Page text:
Monday, October 29, 2012

Revising the Greek bailout: Two more years of extend and pretend?

Open Europe published a new flash analysis on Friday, which looks at the prospects of a revision to the Greek bailout. It now looks almost certain that Greece will receive a two year extension to its fiscal consolidation and reform programme. However, questions remain over how much it will cost and how it will be funded. Open Europe estimates that the extension would cost a minimum of €28.5bn, if Greece meets all its targets. Meanwhile, none of the options for providing the funding looks politically or economically palatable.

The €28.5bn comes from: an extra €14bn due to slower deficit reduction, an extra €12bn from reducded privatisation receipts and an further €2.5bn from increased government arrears (unpaid bills).

We examine six key options for filling this gap:
1. A reduction in interest rates - which looks very likely but could only deliver €2bn - €3bn.

2. Increased short term debt issuance and more austerity - this looks possible and could deliver anywhere between €15bn - €20bn.

3. Extending length of loans to Greece - unlikely, it could raise €9.1bn in the short term, but on net it would give zero reduction.

4. ECB forgoing interest and/or profit on its Greek bonds - looks very unlikely, but could yield €1.15bn - €2.3bn (interest rate cut) and/or €14.25bn (forgoing profit).

5. Bond buybacks - again very unlikely, but it would mark a much larger step than simply covering the funding gap, as it could deliver €45.65bn overall and €17.15bn after the two year extension is paid for.

6. Write-down original eurozone bilateral loans -  this would be a huge step and could provide €26bn to €52bn but looks very unlikely to be approved, especially as it would support in national parliaments. 
Overall then, its hard to see how the gap will be filled without some larger decision being taken over the future of Greece in the eurozone. To read the full note, click here.


Rik said...

Re. 1. Isnot the amount annually which would mean over say 6-8 year around 10 Bn. Plus of course a small problem in say Spain and Italy as their borrowing costs to finance this will be considerably higher than the interest charged to Greece. The borrowing costs are not evenly distributed.

Re4. ECB could distribute the profit (bookkeeping profit as it is economically a big loss) to its ultimate shareholders. And these 'bookkeep' it away for some part of the extra financing. Might avoid nasty parliaments in some countries as well.
Probably somewhat more likely.
Allthough the Buba is likley to make a scene of course and demand parliamentary approval for it.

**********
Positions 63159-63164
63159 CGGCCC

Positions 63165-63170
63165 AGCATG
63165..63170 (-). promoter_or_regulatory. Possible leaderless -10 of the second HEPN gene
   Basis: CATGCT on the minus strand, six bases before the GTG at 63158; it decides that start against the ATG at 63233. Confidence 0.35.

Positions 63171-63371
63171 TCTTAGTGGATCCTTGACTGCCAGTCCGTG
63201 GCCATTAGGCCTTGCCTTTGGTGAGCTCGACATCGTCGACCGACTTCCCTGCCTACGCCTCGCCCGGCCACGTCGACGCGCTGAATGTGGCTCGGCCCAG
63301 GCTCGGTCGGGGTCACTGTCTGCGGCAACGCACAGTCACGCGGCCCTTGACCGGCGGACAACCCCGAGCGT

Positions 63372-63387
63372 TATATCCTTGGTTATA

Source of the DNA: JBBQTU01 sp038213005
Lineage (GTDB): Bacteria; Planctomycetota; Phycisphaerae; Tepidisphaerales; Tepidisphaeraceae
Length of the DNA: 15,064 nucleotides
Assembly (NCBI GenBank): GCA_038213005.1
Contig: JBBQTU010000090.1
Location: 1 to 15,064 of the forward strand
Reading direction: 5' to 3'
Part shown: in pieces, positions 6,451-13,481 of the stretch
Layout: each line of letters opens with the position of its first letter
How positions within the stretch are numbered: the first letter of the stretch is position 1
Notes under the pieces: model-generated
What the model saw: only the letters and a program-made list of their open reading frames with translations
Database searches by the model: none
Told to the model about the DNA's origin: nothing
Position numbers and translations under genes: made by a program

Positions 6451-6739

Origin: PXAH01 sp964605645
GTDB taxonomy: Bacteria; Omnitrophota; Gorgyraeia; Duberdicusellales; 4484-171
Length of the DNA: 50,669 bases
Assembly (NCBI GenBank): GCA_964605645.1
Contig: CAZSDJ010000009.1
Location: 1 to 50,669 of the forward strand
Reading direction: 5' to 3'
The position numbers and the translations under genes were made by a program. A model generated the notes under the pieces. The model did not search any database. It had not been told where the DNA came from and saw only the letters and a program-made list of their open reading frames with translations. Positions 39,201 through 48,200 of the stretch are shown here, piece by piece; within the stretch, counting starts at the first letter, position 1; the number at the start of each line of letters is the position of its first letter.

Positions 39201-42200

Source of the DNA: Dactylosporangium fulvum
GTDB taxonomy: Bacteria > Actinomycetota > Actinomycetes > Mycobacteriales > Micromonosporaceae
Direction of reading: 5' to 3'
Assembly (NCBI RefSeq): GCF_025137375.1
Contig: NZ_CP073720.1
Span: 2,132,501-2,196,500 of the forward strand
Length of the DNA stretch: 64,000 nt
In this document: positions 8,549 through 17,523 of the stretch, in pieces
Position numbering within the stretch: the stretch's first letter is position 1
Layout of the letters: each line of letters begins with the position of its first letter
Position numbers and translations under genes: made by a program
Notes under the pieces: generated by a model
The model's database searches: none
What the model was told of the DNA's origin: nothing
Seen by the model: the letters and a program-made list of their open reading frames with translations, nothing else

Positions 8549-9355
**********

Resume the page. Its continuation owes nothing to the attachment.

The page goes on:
IMF simply needs a 120% max endscenario. Going further over that makes them look totally unrealistic. The EZ will have to come up with that one way or another. Difficult to see them accepting 135% scenarios as sustainable.
My idea the combination of lower interest; ECB 'profit' distribution; more cuts longer term (all 3 likely required to get to the amount) is the most likely.

Merkel's plan of getting 3 things at the same time looks to have failed. Which will put this under more pressure at home. Looks like she will make it (but it will cost her a lot of political capital).
Holland and Finland nobody has considered yet. There might be a problem there. Finland could likely be solved with collateral. Holland is a big ???. De Jager will leave. How much room he still has?(if he does what he really wants Greece is a goner, but he could make it easy for himself). Or with no room the old and new PM (Rutte) might use it to give De Jager the freedom to pull the plug to avoid that he will have to do that later on in say 2013 himself and puts his new coalition under stress. Anyway Merkel will want to keep these 2 aboard and have to consider their positions carefully.

Anonymous said...

All the above uis pure speculatiom

Unless and until Geece fully and

soppeeddly begins to restructure ALL the closed shop trades and professions , end neopotism and corruption, break the power of the unions , collect the arears of taxes, allow competition on domestic shipping lines, end the brown envelope and prohibit all payments over 50 Euros in cash requiring instead payment byu chequue or card THEN AND ONLY THEN ( 20 years!) will Grece return to solvenecy.

Rollo said...

There is no way Greece can return to solvency within the Euro. The debt is 160% of GDP and the 10 year interest rate is 16%. There is no nation on earth that has ever made an operating profit of 26% on its GDP, and Greece is not a contender. The only option is to default; to ditch the Euro; to print their own currency and return to normal life.